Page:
Encanto, Erbium and Spiritual Gifts

I can guarantee that you will not find on this planet an article that contains the three elements from this title.

By “Encanto,” I mean the popular Disney animated musical that takes place in Colombia. By “Erbium,” I mean the metallic element that’s part of the Rare Earth family. And by “spiritual gifts ...” well, you pastors, know what those are. So, how do these go together?

Let me start with Encanto. The featured star of the story is Mirabel, a teenage member of the Madrigal family. The family is famous, because each member has been gifted with a miraculous ability (like healing or super strength) to aid their small community. Everyone has a gift except Mirabel! And when her time has come to receive her special gift, the gifting ceremony fails and no gift comes. Yet despite this lack, Mirabel determines to be helpful to the family and community, keeping a positive frame of mind. But this all ends when the next family member, a young cousin, does receive a miraculous gift. And in the ensuing family portrait no one invited Mirabel in. Her disappointment is beautifully expressed in the song “Waiting for a Miracle.”

The rest of the movie follows her journey seeking that miracle. In the course of it, she finds that her gifted sisters were straining under the pressure of expectations that go along with their gifts. She sees that the family itself was under this strain, and it showed via the cracks in the family home. After a major breaking point in the family’s connections (and the house itself collapses), Mirabel is able to reconcile with Abuela (grandmother), the family’s leader. They have a broad family reconciliation, complete with a rebuilding of the broken family home.

I know all about concerns of watching Disney-type films with their emphasis on poor theology regarding the supernatural world. All scripts these days seem to call for super-powers. Where it’s difficult for Christian families is that Hollywood doesn’t feel comfortable putting God in their stories. Because of this, when prayers are used they aren’t usually directed to where we know there are answers. Instead, like with Encanto, they are directed towards some kind of “magical source.”

When you feel you can’t use God, what’s left? Anyway, I always “bleep out” that stuff in order to take in the common family issues that they do so well in highlighting. What I do is similar to what the Apostle Paul must have done when he read the works of Aratus and Epimenides. He found useful truths among the thorns of bad theology.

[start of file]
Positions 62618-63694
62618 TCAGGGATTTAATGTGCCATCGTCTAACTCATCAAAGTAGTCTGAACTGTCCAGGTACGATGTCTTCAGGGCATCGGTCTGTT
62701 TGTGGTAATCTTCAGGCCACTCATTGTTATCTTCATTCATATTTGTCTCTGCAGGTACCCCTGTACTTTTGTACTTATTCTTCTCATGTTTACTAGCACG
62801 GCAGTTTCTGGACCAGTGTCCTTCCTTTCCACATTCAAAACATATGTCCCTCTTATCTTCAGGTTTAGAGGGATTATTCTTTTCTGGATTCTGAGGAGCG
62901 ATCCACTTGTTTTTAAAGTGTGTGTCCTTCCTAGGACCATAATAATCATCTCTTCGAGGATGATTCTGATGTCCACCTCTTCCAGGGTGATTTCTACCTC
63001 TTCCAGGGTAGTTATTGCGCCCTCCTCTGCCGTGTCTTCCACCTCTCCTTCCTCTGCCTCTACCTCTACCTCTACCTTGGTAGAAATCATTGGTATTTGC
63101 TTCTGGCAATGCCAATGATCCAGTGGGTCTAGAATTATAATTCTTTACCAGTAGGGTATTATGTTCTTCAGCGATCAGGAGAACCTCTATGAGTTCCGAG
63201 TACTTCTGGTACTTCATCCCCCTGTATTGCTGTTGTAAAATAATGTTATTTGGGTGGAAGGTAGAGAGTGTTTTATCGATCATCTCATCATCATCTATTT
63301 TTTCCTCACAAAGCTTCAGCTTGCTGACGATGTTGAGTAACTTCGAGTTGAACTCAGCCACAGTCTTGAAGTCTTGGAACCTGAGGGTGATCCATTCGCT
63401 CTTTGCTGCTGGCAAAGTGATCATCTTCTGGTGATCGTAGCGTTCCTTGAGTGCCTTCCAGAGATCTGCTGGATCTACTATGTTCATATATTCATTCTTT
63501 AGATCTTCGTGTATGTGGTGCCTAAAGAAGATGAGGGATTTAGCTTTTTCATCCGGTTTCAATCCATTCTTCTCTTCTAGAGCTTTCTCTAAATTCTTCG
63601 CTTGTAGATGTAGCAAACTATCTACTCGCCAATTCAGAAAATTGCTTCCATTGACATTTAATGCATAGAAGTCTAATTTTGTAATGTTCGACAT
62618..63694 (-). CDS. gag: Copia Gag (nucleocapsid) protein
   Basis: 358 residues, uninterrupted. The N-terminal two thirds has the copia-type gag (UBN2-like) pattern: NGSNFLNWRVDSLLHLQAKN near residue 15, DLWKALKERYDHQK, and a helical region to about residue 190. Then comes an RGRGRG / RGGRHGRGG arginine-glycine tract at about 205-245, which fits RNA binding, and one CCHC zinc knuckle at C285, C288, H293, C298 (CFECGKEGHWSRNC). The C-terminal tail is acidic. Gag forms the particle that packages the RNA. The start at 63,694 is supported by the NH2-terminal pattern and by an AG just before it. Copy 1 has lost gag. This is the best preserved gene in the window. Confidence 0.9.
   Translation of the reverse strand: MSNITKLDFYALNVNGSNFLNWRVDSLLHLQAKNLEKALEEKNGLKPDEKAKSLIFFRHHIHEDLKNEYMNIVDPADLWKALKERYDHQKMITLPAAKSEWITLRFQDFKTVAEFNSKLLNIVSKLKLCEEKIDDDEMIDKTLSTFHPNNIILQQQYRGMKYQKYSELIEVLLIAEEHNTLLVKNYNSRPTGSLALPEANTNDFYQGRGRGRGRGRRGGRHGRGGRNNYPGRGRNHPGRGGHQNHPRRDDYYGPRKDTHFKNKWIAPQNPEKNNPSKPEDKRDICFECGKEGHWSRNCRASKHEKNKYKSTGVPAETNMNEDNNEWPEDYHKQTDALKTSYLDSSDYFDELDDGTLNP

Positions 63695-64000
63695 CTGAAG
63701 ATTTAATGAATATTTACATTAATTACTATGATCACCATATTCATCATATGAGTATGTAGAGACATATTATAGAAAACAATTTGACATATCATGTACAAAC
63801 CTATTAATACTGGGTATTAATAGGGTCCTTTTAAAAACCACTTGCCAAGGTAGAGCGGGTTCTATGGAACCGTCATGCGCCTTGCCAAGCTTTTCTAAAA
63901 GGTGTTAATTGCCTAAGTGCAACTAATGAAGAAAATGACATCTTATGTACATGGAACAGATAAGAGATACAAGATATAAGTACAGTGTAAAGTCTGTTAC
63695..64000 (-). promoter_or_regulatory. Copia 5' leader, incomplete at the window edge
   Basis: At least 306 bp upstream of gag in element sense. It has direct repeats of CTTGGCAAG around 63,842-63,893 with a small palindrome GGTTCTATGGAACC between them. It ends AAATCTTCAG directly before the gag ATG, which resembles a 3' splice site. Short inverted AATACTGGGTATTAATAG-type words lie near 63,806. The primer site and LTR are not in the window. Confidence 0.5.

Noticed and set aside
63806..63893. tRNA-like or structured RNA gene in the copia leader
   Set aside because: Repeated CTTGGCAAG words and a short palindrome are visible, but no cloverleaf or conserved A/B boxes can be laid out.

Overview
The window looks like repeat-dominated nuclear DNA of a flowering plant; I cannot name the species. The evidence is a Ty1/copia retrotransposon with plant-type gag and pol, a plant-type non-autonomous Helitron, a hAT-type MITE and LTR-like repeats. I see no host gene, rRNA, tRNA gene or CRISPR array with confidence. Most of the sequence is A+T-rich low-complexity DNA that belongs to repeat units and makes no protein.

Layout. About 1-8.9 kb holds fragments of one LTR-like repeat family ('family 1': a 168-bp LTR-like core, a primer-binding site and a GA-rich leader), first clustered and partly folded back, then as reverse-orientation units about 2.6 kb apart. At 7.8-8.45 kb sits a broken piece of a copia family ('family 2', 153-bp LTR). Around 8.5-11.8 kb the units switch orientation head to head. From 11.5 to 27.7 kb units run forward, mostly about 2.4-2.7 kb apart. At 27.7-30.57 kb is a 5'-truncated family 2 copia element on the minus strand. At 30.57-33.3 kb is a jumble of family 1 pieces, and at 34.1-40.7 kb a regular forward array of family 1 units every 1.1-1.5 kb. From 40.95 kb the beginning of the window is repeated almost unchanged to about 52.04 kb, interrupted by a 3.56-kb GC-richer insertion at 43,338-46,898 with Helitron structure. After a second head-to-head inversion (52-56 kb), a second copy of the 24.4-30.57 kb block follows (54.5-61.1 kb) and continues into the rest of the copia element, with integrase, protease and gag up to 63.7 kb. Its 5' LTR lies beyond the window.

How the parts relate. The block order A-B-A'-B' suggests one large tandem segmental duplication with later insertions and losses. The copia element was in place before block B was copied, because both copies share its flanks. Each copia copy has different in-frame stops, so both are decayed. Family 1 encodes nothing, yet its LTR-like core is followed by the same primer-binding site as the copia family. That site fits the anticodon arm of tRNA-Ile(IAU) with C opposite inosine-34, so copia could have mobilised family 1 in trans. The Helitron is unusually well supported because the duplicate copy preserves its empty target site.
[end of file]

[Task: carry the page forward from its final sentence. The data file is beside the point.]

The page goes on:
This idea of wanting to be useful, wanting to be gifted for the sake of the family and community is something that many can relate to. Just check out the comments on YouTube under Encanto’s family issues music, and there are scores of people who wept at the pertinent scenes. We all want to contribute, especially when others are already using their gifts.

Where does Erbium come in? Some of you know that I am an elements guy. I have a serious collection of God’s building blocks, and I find them all interesting in what their particular properties are. That is, I note the gifts God has given them. But Erbium?

Despite having “sisters” like Neodymium, which is a source of super magnets, Erbium has the regrettable title of being “the most useless element.” That is, everything Erbium can do, other elements do better. However, we’ve only been able to study pure Erbium for a few decades. We still don’t know all it can do. I use this story to share with teenagers who might think they aren’t as pretty, strong, smart, or whatever, as their classmates. It might simply be a matter of future discovery.

So, what about spiritual gifts? We can see them operating in others. Do all have them?

A recent series on spiritual gifts by Randy Roberts of the Loma Linda University Church points out that not everyone has “talents,” but the Holy Spirit has given spiritual gifts to all to build up the church. These are special capacities for service. Some are more upfront and visible.

What Mirabel didn’t realize until later was that by being helpful, supportive, caring, empathetic and encouraging, she was just “the gift that her family needed.” Her uncle Bruno told her that. But…”we don’t talk about Bruno!”


Stan Hudson

North Pacific Union Conference creation ministries director